Federal government releases Fall Economic Statement

On November 3, the Deputy Prime Minister and Minister of Finance released the federal government’s 2022 Fall Economic Statement (FES), which contained several new tax announcements along with an update on previously announced tax measures. We have provided a summary of the key changes/updates below along with links to the relevant sections of the FES, accompanying news release and draft legislation where further details are available.

Personal tax changes:

  • Extension of the Residential Property Flipping Rule to assignment sales – The original rule introduced in Budget 2022 will be extended to apply to profits arising from dispositions of residential property via an assignment sale if the rights to purchase a property were assigned after having been owned for less than 12 months (subject to various life event exceptions).  
  • Automatic advance for the Canada Workers Benefit (CWB) – The government will automatically provide individuals who received the CWB last year an entitlement for the current year through quarterly advance payments based on their prior year tax return if it was filed and assessed prior to November 1, 2022.  The payments start in July 2023.
  • Alternative Minimum Tax (AMT) – The FES reiterates that the government will examine a new minimum tax regime as outlined in Budget 2022.  More details will be released in Budget 2023.

Business tax changes:

  • Investment Tax Credit for Clean Technologies – The FES proposes to introduce a refundable Clean Technology Investment Tax Credit of up to 30 per cent of the capital cost of eligible equipment. To incentivize companies to create good jobs, those that adhere to certain labour conditions will be eligible for the full 30 per cent credit, while those that do not will only be eligible for a credit of 20 per cent. Specific details will be announced in Budget 2023.
  • Income reporting by digital platform operators – Draft legislation was released for public comment to incorporate the OECD Model Rules for income reporting by digital platforms into the Income Tax Act and is proposed to come into force on January 1, 2024. The consultation period will end on January 6, 2023.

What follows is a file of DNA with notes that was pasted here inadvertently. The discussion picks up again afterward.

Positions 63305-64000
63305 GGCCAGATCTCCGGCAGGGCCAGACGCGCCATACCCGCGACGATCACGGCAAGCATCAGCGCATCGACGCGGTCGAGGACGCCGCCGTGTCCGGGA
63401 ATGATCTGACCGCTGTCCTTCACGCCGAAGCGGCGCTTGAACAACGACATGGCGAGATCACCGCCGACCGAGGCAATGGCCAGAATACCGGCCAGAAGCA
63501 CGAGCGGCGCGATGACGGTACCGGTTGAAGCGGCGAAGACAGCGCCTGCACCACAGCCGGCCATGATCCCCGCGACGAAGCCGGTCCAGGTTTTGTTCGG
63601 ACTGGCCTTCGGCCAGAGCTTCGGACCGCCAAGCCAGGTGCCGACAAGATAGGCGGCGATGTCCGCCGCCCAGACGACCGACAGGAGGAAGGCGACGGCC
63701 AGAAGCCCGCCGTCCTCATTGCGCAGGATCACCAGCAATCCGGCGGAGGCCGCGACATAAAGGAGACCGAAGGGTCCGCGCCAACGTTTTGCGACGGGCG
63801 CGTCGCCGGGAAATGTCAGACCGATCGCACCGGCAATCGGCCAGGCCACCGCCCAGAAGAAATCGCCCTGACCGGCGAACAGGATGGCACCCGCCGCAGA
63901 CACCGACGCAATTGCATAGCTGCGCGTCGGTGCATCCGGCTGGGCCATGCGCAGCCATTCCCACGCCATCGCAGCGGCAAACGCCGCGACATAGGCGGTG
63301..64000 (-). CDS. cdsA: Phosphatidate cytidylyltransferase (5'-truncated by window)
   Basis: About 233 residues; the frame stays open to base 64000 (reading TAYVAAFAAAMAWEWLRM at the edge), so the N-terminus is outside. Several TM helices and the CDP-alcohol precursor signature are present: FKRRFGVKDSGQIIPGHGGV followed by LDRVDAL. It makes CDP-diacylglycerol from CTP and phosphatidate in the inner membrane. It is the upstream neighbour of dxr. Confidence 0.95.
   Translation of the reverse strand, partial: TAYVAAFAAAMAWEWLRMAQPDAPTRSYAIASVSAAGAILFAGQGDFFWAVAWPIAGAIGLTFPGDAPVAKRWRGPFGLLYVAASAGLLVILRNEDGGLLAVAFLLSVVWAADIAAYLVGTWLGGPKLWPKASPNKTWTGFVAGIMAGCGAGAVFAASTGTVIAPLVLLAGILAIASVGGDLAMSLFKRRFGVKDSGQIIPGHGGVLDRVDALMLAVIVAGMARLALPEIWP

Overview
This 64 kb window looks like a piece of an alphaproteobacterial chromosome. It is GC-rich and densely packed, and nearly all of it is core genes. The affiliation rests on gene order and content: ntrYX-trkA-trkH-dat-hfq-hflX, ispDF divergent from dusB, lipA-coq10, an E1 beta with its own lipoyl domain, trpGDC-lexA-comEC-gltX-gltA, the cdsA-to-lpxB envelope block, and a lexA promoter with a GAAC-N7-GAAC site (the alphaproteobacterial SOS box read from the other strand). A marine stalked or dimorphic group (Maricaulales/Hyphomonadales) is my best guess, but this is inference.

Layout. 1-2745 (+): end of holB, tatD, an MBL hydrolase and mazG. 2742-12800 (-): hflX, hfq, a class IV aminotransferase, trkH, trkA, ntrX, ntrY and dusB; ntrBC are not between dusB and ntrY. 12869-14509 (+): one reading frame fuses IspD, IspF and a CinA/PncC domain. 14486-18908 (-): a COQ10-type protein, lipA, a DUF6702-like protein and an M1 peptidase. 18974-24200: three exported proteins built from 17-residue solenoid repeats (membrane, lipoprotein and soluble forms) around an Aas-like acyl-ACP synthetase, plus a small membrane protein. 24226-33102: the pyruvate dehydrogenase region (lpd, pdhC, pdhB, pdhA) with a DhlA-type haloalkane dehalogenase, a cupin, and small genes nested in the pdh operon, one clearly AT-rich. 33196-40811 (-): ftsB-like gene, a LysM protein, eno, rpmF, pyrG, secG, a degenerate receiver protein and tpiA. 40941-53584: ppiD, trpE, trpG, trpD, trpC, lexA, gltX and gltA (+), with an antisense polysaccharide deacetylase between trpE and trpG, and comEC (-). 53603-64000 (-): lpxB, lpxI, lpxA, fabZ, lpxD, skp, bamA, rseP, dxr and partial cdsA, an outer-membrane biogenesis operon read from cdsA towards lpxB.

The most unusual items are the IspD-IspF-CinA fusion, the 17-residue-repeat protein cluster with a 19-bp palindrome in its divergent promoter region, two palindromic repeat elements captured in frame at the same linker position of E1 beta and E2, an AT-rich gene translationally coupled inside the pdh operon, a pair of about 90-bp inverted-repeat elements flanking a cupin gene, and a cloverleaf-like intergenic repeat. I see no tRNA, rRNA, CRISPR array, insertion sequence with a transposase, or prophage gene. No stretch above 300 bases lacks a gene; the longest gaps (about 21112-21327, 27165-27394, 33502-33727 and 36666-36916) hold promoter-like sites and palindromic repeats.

• Tax on stock buybacks – The FES introduces a 2 per cent corporate-level tax on the net value of share buybacks by public corporations in Canada.  This new tax is proposed to come into force on January 1, 2024, and more details will be released in Budget 2023.

Updates on previously announced tax measures:

  • Excessive Interest and Financing Expenses Limitation – Revised draft legislation was released and is subject to a consultation period that ends on January 6, 2023. It is now proposed that these rules will apply to taxation years beginning on or after October 1, 2023.
  • Mandatory reporting rules – In order to fully assess the feedback received on the mandatory reporting rules consultation, the effective date of the Reportable Transaction and Notifiable Transaction proposals will be delayed until the date the implementation bill receives Royal Assent. The Uncertain Tax Treatment proposals will apply to taxation years beginning after 2022 as previously announced. 
  • Scientific Research and Experimental Development (SR&ED) tax program –A review of the SR&ED program, including consideration of a patent box regime, was announced in the 2022 Federal Budget. The government indicated that further details would follow in the 2023 Budget. 
  • OECD Pillar 1 and Pillar 2 initiatives – The government confirmed that the OECD’s intention is to complete multilateral negotiations so that the treaty to implement Pillar 1 can be signed in the first half of 2023, with a view to it entering into force in 2024. On Pillar 2, an update to the timeline was not provided although the Government reaffirmed its commitment to the initiative. 
  • Investment Tax Credit for Clean Hydrogen – The government announced its intention to move forward with this tax credit, which was announced in the 2022 Federal Budget, including an upcoming consultation. 
  • Other outstanding tax proposals – The government also confirmed its intention to move forward with a lengthy list of previously announced measures.

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